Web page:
University of Chicago Booth School of Business
This course will provide a general introductory overview to fundamental instruments, and to foundational concepts and practice principles from industrial economics, statistics and engineering applicable to financing and valuation of grid-scale electricity storage and transmission capacity.
We will survey key principles underlying the engineering and economics of the grid, and introduce fundamental themes from applicable financial derivatives and natural resource and environmental economics, which are foundational to the application of Cournot models and real options analysis, as well as statistical and econometric specification of spatial models from industrial economics (locational and agglomerative models, capacitated market models) for storage and transmission in the context of binding technical constraints. Beginning with foundational principles for fundamental pricing instruments applicable to electricity generation, consumption, storage and transmission, lecture and discussion will address corresponding established and prospective industry practice related to spatial organization and colocation of industrial electricity supply and demand with additional implications for environmental and infrastructure regulation and finance, electricity trading and asset pricing (e.g., metals and ancillary commodity derivatives markets), as well as broader implications and impacts for political economy, energy policy and applied management science.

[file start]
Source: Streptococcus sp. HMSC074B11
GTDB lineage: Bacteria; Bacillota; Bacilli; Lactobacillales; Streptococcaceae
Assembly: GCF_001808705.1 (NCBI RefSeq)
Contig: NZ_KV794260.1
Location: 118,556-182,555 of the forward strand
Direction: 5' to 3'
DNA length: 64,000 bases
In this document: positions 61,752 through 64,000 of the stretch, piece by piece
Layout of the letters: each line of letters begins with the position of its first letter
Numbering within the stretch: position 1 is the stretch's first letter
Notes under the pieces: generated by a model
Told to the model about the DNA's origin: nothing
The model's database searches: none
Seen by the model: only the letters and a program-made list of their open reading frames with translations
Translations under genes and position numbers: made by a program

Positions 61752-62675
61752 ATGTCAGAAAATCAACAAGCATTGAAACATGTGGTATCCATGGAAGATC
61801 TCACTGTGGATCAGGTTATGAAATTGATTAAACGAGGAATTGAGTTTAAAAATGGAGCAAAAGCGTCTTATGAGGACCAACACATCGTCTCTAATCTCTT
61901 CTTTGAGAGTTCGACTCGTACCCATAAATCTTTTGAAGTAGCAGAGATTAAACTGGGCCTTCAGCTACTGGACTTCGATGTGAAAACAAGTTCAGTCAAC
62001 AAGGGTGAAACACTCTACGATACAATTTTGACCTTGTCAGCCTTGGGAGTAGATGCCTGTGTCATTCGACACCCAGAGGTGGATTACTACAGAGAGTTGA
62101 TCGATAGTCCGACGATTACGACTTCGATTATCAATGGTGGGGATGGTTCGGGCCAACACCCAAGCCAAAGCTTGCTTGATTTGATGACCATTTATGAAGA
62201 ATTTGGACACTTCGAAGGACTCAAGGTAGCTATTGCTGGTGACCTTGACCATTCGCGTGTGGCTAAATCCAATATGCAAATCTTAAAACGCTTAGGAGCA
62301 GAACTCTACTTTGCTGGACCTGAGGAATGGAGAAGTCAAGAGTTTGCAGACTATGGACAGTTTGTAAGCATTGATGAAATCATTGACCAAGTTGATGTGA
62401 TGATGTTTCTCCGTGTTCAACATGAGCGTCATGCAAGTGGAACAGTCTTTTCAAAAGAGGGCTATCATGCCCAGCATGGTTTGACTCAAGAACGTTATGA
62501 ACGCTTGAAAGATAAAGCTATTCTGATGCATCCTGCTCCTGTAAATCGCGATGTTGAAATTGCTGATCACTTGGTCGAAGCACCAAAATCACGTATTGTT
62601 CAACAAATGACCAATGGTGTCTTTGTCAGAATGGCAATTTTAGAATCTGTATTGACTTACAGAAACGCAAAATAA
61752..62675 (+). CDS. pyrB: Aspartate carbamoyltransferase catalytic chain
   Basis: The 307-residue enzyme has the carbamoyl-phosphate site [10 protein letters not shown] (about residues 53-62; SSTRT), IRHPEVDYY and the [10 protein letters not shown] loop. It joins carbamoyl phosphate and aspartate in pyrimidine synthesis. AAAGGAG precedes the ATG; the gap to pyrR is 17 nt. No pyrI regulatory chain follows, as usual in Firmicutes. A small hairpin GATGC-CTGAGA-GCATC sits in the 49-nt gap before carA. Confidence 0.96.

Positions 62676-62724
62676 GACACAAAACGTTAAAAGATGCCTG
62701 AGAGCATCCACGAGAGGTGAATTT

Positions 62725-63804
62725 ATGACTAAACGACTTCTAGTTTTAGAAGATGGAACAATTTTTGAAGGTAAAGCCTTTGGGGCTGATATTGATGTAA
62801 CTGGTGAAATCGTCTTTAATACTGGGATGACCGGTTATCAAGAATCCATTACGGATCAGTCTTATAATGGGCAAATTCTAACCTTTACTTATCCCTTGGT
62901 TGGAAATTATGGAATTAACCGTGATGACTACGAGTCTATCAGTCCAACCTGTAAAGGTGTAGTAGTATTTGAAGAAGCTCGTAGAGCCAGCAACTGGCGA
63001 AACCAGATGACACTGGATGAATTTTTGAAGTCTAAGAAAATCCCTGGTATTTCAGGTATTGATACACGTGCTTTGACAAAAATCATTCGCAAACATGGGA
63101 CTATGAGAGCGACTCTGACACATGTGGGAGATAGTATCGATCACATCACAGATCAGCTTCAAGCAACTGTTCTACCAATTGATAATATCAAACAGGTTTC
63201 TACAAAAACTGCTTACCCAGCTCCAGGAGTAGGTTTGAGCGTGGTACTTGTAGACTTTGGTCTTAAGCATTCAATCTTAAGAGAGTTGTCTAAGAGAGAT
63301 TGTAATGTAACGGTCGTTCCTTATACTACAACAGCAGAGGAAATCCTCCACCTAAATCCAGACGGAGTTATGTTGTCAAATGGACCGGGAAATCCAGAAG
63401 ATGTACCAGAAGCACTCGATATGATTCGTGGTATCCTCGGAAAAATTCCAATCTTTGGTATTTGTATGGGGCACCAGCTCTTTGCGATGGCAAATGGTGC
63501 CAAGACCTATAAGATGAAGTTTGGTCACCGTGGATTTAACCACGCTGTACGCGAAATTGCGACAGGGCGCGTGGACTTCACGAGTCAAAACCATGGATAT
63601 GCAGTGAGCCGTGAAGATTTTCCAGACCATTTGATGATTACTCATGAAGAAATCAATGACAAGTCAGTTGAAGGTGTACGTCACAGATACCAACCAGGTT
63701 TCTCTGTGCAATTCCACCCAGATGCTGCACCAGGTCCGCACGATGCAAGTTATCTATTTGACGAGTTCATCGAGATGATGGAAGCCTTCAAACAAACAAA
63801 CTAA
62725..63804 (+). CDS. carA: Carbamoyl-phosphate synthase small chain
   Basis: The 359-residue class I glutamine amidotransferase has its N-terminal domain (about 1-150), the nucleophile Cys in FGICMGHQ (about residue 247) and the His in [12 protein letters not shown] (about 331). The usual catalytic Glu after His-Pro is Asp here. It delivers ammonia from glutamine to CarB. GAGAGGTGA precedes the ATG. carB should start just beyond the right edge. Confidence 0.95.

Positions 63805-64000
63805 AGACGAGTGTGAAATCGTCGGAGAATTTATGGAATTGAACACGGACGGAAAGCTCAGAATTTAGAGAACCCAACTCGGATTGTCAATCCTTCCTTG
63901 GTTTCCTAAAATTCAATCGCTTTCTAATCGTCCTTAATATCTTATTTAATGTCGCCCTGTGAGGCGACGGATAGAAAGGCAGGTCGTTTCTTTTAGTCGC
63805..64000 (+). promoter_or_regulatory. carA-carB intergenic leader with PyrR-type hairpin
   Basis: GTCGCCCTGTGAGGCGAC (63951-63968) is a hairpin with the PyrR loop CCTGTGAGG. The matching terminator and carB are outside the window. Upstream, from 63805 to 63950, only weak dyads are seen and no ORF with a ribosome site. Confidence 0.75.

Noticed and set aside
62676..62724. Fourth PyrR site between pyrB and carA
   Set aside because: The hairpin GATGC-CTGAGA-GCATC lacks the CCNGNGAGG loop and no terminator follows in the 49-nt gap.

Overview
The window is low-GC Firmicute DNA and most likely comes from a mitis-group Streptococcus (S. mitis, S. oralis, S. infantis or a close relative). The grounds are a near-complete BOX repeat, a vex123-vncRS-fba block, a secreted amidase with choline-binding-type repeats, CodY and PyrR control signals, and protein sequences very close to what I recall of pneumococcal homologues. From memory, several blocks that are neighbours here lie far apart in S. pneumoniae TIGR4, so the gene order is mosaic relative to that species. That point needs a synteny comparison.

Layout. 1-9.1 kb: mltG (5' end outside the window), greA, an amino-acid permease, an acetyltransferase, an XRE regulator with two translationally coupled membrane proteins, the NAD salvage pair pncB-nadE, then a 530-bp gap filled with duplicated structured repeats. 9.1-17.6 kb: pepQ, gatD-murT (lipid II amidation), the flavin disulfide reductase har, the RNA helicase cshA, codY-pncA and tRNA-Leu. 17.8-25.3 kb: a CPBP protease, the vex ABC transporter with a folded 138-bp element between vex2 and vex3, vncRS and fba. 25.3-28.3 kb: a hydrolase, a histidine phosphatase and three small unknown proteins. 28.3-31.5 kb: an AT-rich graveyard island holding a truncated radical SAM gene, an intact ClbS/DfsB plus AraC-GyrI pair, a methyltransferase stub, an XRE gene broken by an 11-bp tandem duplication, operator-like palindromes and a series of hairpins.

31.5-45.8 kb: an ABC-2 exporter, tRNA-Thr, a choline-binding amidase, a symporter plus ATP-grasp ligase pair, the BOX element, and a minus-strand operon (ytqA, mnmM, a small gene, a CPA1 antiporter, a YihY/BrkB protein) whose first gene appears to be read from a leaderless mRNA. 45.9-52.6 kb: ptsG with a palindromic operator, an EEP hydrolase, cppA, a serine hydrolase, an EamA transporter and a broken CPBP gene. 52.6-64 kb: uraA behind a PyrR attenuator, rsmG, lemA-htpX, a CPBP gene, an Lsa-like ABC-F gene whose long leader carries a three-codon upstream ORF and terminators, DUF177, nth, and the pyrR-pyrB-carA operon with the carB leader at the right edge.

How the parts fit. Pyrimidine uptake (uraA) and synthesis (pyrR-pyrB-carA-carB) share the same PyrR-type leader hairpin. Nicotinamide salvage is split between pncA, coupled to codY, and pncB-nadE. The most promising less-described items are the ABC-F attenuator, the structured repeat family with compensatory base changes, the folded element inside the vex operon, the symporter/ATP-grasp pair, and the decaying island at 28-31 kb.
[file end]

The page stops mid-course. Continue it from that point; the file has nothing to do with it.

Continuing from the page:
Topics to be addressed include: (i) Contracts-for-Differences (CfDs) and relative-value pricing to comparable instruments; (ii) volatility estimation and spread elasticities; (iii) load estimation/forecasting; (iv) state estimation of peak-load price regimes and volatility shocks; (iv) weather and weather volatility estimation/forecasting; (v) thermodynamics of power and energy density; (vi) measuring temperature extremes in terms of cooling degree days (CDDs), heating degree days (HDDs) and precipitation days; (vii) estimating conditional supply-demand spread elasticities to CfDs and spot spreads.
- Principal reference text: TBD
- Supplemental reference text: TBD